Diesel fuel and diesel engines are the most energy-efficient internal combustion engines, capable of producing near-zero emissions while increasing fuel efficiency and using low-carbon renewable bio fuels. Some new technologies, such as Adblue, can be added to diesel engine exhaust to convert nitrogen oxide gas into harmless nitrogen and water vapour. As a result, the number of harmful emissions released into the atmosphere is reduced.

Diesel fuel will continue to evolve to meet the demands of today and tomorrow for efficient, clean, and reliable power across various economic sectors.Further advances in diesel technology are expected to make a significant contribution to achieving climate goals; in fact, some of the most recent generations of advanced diesel technology are even helping to cool our warming planet.

There will be four key strategies defining the future of diesel supply, even inSingapore. They include bringing emissions closer to zero, increasing energy efficiency, expanding the use of renewable fuels, and hybridisation where possible. Expect to see more of diesel supply’s expanding capabilities in our sustainable future.

About Vegatron
4.1. Who We Are And What We Do

Diesel fuel

Vegatron is where the future of oil and gas begins. While prices fluctuate and the market remains volatile, we at Vegatron strive to provide the best diesel supply at the most cost-effective pricing.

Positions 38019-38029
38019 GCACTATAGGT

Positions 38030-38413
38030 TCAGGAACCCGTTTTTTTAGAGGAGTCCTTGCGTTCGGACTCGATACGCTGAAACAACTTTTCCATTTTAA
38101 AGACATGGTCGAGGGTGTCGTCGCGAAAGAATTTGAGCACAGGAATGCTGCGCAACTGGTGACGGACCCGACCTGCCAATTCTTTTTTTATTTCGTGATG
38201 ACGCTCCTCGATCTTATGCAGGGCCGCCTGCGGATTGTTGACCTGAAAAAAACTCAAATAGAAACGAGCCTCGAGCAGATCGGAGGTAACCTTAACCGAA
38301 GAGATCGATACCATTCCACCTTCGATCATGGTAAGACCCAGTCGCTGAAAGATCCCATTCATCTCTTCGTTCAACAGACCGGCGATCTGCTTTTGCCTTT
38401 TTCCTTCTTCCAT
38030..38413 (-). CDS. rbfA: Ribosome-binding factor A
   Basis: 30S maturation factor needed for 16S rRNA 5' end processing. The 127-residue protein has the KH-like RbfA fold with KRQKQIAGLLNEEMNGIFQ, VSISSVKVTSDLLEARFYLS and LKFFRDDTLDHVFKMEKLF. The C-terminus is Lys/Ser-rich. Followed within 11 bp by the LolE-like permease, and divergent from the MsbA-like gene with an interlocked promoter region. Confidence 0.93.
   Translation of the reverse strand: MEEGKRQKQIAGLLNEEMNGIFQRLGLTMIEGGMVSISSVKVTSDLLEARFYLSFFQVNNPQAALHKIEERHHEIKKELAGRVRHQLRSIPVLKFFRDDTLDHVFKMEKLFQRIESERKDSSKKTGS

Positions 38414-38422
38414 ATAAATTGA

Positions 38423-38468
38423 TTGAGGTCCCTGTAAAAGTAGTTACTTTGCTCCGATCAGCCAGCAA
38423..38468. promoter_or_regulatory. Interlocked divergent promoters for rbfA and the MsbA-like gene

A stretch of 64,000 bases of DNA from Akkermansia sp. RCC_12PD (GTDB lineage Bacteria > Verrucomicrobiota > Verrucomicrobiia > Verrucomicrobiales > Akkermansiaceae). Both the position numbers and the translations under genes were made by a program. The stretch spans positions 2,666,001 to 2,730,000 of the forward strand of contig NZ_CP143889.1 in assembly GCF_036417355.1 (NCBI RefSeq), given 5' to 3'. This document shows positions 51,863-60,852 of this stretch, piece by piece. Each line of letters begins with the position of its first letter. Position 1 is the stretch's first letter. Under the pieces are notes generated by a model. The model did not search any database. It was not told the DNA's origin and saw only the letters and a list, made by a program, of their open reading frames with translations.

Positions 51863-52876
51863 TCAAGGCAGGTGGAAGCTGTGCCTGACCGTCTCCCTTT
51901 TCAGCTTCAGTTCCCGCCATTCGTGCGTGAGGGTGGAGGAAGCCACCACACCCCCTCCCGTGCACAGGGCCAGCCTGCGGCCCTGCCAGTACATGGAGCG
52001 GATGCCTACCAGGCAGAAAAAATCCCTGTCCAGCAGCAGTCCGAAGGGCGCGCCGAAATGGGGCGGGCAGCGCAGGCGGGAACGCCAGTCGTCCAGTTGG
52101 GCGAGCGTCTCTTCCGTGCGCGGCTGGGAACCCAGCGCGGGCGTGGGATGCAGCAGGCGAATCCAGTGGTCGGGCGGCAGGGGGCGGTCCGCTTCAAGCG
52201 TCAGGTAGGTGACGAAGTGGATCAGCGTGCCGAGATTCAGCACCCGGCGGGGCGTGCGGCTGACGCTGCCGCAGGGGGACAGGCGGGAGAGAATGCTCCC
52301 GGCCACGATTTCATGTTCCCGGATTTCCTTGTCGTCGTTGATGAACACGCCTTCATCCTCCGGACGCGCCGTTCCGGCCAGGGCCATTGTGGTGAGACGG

As we enter a new era of sustainability development, we have the opportunity to steer the energy industry toward more sustainable and environmentally friendly energy systems. In the midst of this transition, Vegatron believes it is time for reinvention, and we hope to lead the industry in Singapore in finding innovative ways to reduce greenhouse gas emissions from the oil and gas industry.

Vegatron is a diesel fuel supplier in Singapore that strives to be among the best in the industry. We have identified the significant impact of advantages in digital technology and have prioritised it. We handpick the most durable and tough operators for our transportation while still ensuring low emissions.

We have also developed an in-house V-7 Technology system that encourages an eco-friendly environment to take this industry to the next level.

Whether you are a small business operator or a global conglomerate, be it a new or existing customer of ours, we are committed to providing unrivalled service to all. This means that you can always rely on us to provide premium diesel supply and diesel delivery when you need it. Contact us today for more information on our diesel supply and delivery service.